Health wearables have definitely been having a moment.
Fitbit, Jawbone, Apple Watch… their popularity stems from something significant that can help not just our health, but our approach to work and relationships as well.
There’s a famous parable about six blind men and an elephant. Each of the men approach the elephant from a different angle, and, using only their sense of touch, discuss what they find. ‘It’s a rope’, says the man holding the tail. ‘No, it’s a tree branch’, says the one holding the trunk. The man holding the tusk thinks it’s a pipe, and on they go, disagreeing, until a king approaches and explains the elephant as a whole animal. The lesson, of course, is that they were all partially right – it’s just that each of them had access to a different part of the truth, and none of them, with only his own perspective, had the whole picture.
The reason this parable has been around for hundreds of years and been retold throughout numerous cultures, is that it contains a simple, powerful truth about human nature – we have a tendency to blindspots. We find ourselves viewing the world from a particular perspective, and tuning out voices that might conflict with that understanding. Yet there are a few simple things we can do to help correct for this tendency, and so be in the best position to see the true big picture and make the best decision in light of that.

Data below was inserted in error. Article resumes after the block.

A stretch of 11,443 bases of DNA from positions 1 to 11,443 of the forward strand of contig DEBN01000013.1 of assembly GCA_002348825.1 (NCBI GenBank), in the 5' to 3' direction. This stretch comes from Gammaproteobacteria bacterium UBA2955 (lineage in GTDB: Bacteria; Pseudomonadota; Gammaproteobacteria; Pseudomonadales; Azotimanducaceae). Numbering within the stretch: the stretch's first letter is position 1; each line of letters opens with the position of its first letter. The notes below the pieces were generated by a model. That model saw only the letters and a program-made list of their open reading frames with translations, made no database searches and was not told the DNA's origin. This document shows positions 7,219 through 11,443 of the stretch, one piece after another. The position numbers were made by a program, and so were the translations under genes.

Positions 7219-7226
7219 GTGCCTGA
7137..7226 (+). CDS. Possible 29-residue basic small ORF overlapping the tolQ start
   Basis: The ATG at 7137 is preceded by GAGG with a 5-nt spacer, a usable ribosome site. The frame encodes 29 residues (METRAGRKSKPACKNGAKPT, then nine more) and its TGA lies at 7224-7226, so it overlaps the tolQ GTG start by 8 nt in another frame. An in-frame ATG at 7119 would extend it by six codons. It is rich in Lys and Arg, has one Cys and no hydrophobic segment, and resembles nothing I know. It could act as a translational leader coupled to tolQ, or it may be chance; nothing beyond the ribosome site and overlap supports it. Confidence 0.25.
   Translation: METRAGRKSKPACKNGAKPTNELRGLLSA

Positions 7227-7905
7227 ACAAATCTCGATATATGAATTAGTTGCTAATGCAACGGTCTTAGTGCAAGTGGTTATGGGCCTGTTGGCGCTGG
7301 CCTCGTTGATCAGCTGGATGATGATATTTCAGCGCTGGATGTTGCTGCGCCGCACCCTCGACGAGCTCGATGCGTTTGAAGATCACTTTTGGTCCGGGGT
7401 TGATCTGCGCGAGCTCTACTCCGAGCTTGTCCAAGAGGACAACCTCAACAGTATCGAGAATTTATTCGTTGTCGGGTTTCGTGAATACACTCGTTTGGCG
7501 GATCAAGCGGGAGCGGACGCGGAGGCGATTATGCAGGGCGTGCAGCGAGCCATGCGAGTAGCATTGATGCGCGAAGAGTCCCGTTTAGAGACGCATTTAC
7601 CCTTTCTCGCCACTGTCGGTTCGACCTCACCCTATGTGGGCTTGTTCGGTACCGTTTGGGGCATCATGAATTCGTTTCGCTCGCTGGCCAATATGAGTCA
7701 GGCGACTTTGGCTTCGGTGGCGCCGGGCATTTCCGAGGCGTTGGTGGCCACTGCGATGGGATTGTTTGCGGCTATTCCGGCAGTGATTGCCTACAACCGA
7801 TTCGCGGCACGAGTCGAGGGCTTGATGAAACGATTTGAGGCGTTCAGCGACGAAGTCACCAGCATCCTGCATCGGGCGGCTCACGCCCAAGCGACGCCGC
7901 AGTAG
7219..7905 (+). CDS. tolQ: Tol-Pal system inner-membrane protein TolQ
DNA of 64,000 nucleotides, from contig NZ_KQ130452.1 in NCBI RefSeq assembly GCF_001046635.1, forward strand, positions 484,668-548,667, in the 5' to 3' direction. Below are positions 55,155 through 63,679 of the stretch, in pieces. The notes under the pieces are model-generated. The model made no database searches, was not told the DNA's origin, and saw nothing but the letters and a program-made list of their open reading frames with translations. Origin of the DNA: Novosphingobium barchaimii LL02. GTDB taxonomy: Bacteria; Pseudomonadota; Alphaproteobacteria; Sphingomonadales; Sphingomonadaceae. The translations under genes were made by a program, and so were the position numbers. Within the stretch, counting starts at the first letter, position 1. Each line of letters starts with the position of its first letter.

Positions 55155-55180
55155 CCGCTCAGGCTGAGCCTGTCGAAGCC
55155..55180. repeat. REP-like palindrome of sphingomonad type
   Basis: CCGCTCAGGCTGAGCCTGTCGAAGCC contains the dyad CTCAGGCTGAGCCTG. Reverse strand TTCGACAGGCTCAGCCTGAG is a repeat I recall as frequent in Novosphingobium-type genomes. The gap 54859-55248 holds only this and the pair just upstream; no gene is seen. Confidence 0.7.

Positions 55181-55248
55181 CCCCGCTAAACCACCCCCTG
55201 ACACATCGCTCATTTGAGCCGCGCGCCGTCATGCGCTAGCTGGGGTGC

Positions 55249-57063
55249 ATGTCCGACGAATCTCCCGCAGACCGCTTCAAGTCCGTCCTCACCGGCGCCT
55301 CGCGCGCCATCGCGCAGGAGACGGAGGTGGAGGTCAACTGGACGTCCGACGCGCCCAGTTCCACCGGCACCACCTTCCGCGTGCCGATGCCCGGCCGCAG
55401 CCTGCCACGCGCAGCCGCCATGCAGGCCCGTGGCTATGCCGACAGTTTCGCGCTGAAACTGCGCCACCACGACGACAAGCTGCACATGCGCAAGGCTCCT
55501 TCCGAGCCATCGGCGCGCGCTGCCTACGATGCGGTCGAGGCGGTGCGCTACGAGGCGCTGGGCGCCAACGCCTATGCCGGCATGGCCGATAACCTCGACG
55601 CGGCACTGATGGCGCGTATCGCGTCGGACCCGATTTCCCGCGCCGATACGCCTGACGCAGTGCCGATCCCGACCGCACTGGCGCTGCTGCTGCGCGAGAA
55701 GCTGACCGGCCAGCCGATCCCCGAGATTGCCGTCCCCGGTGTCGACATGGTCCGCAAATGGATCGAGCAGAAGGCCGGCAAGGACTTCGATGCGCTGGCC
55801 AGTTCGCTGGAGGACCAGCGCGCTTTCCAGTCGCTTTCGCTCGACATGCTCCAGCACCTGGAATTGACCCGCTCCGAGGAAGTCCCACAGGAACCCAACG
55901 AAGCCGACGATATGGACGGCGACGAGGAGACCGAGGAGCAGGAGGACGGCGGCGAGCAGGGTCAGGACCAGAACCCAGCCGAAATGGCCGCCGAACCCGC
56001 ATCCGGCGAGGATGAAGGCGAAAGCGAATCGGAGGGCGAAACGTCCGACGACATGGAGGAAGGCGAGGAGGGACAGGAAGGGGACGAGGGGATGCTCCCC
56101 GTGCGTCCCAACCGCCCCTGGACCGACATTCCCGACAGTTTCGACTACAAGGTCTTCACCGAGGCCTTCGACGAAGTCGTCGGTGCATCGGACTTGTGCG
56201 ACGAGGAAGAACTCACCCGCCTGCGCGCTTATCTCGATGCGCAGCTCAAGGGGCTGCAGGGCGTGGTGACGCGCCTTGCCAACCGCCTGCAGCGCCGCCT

The ability to exchange differences of opinion in a reasoned and respectful manner is vital – both to personal relationships and to the health of society. Yet these sorts of healthy dialogues sometimes seem in short supply.
There are often types of arguments put forward that sound convincing, and are certainly passionate, but actually lack credibility or internal consistency.
Being deliberate in what we think and believe means having the intellectual discipline to spot logical fallacies, and also refuse to use them ourselves.
Here are 7 flawed types of arguments to watch out for, in your own thinking or that of others.
When we think about our lives, we can tend to think of it as divided between time set aside for responsible purposes – work, study, the fulfilling of commitments – and free time.
It’s a natural mentality, and one that can be useful. It enables us to make necessary decisions about what we can and can’t schedule into our week.
However, if unchecked, it can also very subtly and easy take us into a mindset of powerlessness – one where we start to think of ourselves as the victim of our calendars.